Welcome to the Taxpayer's Tab -- the weekly newsletter for up-to-the-minute research from the National Taxpayers Union Foundation's BillTally Project.
Since 1991, NTUF has computed the legislative spending agendas of Members of Congress by analyzing the costs -- and savings -- of the bills that they sponsor and cosponsor. Our goal is to provide you with objective information about what Congress wants to do with your tax dollars in an open and transparent manner.
Each week, NTUF will bring you updates on the week's most and least expensive bills, the ones with the most cosponsors ("the most friended"), and a few bills we've termed Wildcards -- bills that we think you might find interesting.
For more information on the National Taxpayers Union Foundation or the BillTally Project, check out our website and methodology.
Most Expensive Bill of the Week
The Bill: H.R. 3577, Education Assistance to Realign New Eligibilities for Dependents (EARNED) Act of 2009
Annualized Cost: $477 million ($2.383 billion over five years)
Congressman Ciro Rodriguez (TX-23) sponsored the EARNED Act, which would allow members of the Armed Forces who have served for 20 years or more on active duty and received an honorable discharge between 2001 and 2009 to transfer their educational benefits to their dependents. This would expand upon the transfer options currently available to service members who have served for at least six years and agree to serve four or more additional years to transfer their benefits as allowed by the Post-9/11 GI Bill (H.R. 2642 of the 110th Congress). The bill was .
The Department of Veterans Affairs calculated that the benefits transfers would increase spending by $2.4 billion in the first five years and $4.2 billion over ten years.
Least Expensive Bill of the Week
The Bill: H.R. 3505, American Energy Production and Price Reduction Act
Annualized Savings: -$557 million (-$2.787 billion over five years)
Congressman Gary Miller (CA-42) introduced H.R. 3505 to augment traditional energy sources with increased exploration, to research energy alternatives, and to guarantee Congress will not raise energy taxes in the future.
The American Energy Production and Price Reduction Act would expand the Outer Continental Shelf Leasing Program to the entire U.S. coastline, while sharing the revenues with states. The federal share of offshore revenues would be used to pay down the national debt. The Act also opens the Alaska National Wildlife Reserve (ANWR) to leasing and drilling.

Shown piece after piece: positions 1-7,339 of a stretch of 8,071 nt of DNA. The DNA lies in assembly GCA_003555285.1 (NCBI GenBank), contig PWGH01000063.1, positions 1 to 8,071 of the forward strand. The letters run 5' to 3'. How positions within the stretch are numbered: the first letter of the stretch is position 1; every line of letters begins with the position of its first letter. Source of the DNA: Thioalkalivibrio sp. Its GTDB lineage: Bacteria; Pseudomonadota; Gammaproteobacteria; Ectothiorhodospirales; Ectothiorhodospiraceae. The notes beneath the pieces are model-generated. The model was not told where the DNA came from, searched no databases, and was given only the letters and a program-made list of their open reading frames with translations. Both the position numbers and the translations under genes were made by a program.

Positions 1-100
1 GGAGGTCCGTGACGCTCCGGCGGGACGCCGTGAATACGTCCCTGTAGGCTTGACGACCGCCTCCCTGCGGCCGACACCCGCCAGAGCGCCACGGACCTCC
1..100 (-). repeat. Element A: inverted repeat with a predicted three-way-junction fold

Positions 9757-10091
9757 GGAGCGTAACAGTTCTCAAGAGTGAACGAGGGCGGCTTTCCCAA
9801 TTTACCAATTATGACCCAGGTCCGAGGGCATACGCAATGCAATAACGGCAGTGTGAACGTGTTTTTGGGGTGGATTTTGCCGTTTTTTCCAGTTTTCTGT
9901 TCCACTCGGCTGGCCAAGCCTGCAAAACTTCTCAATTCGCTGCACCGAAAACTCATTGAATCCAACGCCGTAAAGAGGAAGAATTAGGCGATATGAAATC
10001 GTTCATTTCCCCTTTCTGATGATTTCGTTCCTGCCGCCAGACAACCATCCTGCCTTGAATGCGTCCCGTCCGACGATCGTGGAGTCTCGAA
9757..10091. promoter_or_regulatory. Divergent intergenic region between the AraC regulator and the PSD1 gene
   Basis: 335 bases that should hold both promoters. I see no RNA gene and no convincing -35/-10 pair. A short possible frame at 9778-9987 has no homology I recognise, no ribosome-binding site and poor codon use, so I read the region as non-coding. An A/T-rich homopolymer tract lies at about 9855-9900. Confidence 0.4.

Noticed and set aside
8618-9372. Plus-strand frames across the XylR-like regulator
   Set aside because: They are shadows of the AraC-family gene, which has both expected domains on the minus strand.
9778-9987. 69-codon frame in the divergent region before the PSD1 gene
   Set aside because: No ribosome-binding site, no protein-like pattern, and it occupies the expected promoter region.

Alternative energy provisions in H.R. 3505 include: a nuclear certification credit for facility expenditures, funding for natural gas vehicle demonstration projects, and a coal-to-liquid project loan program. Numerous tax credits and deductions are included to cover other forms of alternative energy sources as well.
Significant cost savings would occur in the third and fifth fiscal years of enactment because ANWR drilling would result in offsetting receipts of $2.5 billion for the federal government. While the total receipts would be larger than that amount, Alaska would receive half of the proceeds.
The Bill: H.R. 463/S. 21, Prevention First Act
Number of Cosponsors: 145 Congressmen and 29 Senators
The Prevention First Act is intended to decrease the number of unintended pregnancies and reduce the number of abortions. The bill, sponsored by Congresswoman Louise Slaughter (NY-28) and Senator Harry Reid (NV), would appropriate additional funds for family planning services. The bill would fully fund the National Family Planning Program, expand such services within the Medicaid program, and develop an Emergency Contraception Public Education Program. H.R. 463 would also award grants to establish or expand teenage pregnancy prevention programs and provide contraceptives to survivors of sexual assault without charge.
H.R. 463 authorizes $417 million in new spending in the first year. $283 million is already being spent by the federal government to decrease unwanted pregnancies and educate the public.
Cosponsors include 143 Democrats and two Republicans in the House. Twenty-eight Democrat and one Republican Senators sponsored S. 21 in the Senate.
The National Taxpayers Union Foundation is a research and educational organization dedicated solely to helping citizens of all generations understand how tax policies, spending programs, and regulations at all levels affect them now and in the future. Through NTUF's timely information, analysis, and commentary, we're empowering citizens to actively engage in the fiscal policy debate and hold public officials accountable every day.
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This information is for educational purposes only and is not intended to aid or hinder the passage of any legislation or as a comment on any Member's fitness to serve.